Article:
Course Hero. "Henry VIII Study Guide." Course Hero. 13 Mar. 2017. Web. 22 Jan. 2019. <https://www.coursehero.com/lit/Henry-VIII/>.
Course Hero. (2017, March 13). Henry VIII Study Guide. In Course Hero. Retrieved January 22, 2019, from https://www.coursehero.com/lit/Henry-VIII/
(Course Hero, 2017)
Course Hero. "Henry VIII Study Guide." March 13, 2017. Accessed January 22, 2019. https://www.coursehero.com/lit/Henry-VIII/.
Course Hero, "Henry VIII Study Guide," March 13, 2017, accessed January 22, 2019, https://www.coursehero.com/lit/Henry-VIII/.
In Queen Katherine's apartments, one of her women sings a song to distract her from her sadness. Wolsey and Campeius arrive for a visit, which makes Katherine suspicious. They try to make the conversation more private, but Katherine is adamant she has done nothing requiring secrecy. Wolsey apologizes for whatever he has done to make her so angry with him, and both he and Campeius maintain they only want to offer counsel. Katherine remains suspicious.
The cardinals ask her to let the king deal with her situation, to avoid the disgrace a trial will bring. Katherine renounces them aggressively and calls them un-Christian. The argument rages on between Wolsey and Katherine. Katherine continues to defend herself, mourn her situation, and maintain there is no one to help her. Wolsey tries to reassure her, but he and Campeius both warn her to not lose the king's favor. Katherine ends the scene by making a sarcastic apology to them, blaming her lack of wit as a woman for her behavior, and says they should do as they please.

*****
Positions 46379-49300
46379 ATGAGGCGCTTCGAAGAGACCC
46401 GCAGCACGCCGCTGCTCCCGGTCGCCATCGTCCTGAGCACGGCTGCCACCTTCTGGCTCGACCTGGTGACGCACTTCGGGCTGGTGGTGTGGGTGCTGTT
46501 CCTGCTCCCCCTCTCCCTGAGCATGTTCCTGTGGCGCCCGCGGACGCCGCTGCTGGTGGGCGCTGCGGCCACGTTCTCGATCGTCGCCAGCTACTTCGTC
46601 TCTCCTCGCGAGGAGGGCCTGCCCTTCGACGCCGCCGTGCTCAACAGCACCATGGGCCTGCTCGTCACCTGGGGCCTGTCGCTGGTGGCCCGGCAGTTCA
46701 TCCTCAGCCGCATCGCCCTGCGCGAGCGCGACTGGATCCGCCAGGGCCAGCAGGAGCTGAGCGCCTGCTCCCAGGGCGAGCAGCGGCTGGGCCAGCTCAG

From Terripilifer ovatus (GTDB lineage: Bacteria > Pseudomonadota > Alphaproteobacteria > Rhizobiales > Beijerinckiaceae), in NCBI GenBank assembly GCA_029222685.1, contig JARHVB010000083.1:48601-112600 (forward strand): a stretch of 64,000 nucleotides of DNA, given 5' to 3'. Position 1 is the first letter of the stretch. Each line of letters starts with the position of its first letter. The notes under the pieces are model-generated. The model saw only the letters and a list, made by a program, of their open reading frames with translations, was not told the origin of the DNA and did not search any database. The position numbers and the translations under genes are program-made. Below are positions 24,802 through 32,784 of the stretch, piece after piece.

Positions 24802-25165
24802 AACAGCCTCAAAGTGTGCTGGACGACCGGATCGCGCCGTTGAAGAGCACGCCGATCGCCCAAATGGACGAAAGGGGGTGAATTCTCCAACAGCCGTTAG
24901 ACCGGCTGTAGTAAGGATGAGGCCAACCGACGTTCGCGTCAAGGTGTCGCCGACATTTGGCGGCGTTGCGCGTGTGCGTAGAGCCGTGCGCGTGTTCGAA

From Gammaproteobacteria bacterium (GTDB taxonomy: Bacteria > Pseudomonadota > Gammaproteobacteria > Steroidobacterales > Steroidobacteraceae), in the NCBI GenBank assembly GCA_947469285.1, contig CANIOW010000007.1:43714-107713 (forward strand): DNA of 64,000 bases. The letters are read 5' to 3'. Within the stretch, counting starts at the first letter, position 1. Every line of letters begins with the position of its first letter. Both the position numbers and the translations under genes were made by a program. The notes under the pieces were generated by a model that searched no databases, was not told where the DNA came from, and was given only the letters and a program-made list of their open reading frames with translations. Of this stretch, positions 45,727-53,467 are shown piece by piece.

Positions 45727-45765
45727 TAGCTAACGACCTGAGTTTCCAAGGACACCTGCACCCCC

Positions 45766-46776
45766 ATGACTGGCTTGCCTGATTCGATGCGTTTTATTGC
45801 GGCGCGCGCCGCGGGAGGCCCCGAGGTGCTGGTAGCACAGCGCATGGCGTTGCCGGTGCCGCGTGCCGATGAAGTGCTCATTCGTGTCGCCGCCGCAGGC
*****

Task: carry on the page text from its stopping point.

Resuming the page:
She may be on her way down on Fortune's wheel, but Katherine isn't done dishing out reproaches for the power-hungry cardinals. She apologizes and blames her lack of wit on being a woman, but her apology is sarcastic. They are evidently unsatisfied by her level of noncompliance with the king's wishes. They want her to concede the king is correct in divorcing her and to stop making a fuss. Under the guise of helping her out of the goodness of their hearts, they pressure her to simply go along with the divorce and trust the king will take care of her. Katherine is unconvinced by their assurances, and instead lashes out at their lack of compassion and morals. Her anger is the righteous anger of an honest person treated unfairly, and she hammers home the judgment that these two "Christian" leaders are terribly un-Christian. In contrast, she believes she has acted with the utmost virtue. And indeed it is hard to find fault with Katherine, unless one considers her stubborn refusal to give in a fault. Certainly she seems to throw caution to the wind.
While Katherine is not actually accused of a crime and is not tried or condemned as Buckingham was, her ruin is nearly as complete. The necessity of moving ever toward the birth of Elizabeth I requires Katherine make way for Anne. It is this necessity that brings about the suffering of a virtuous queen.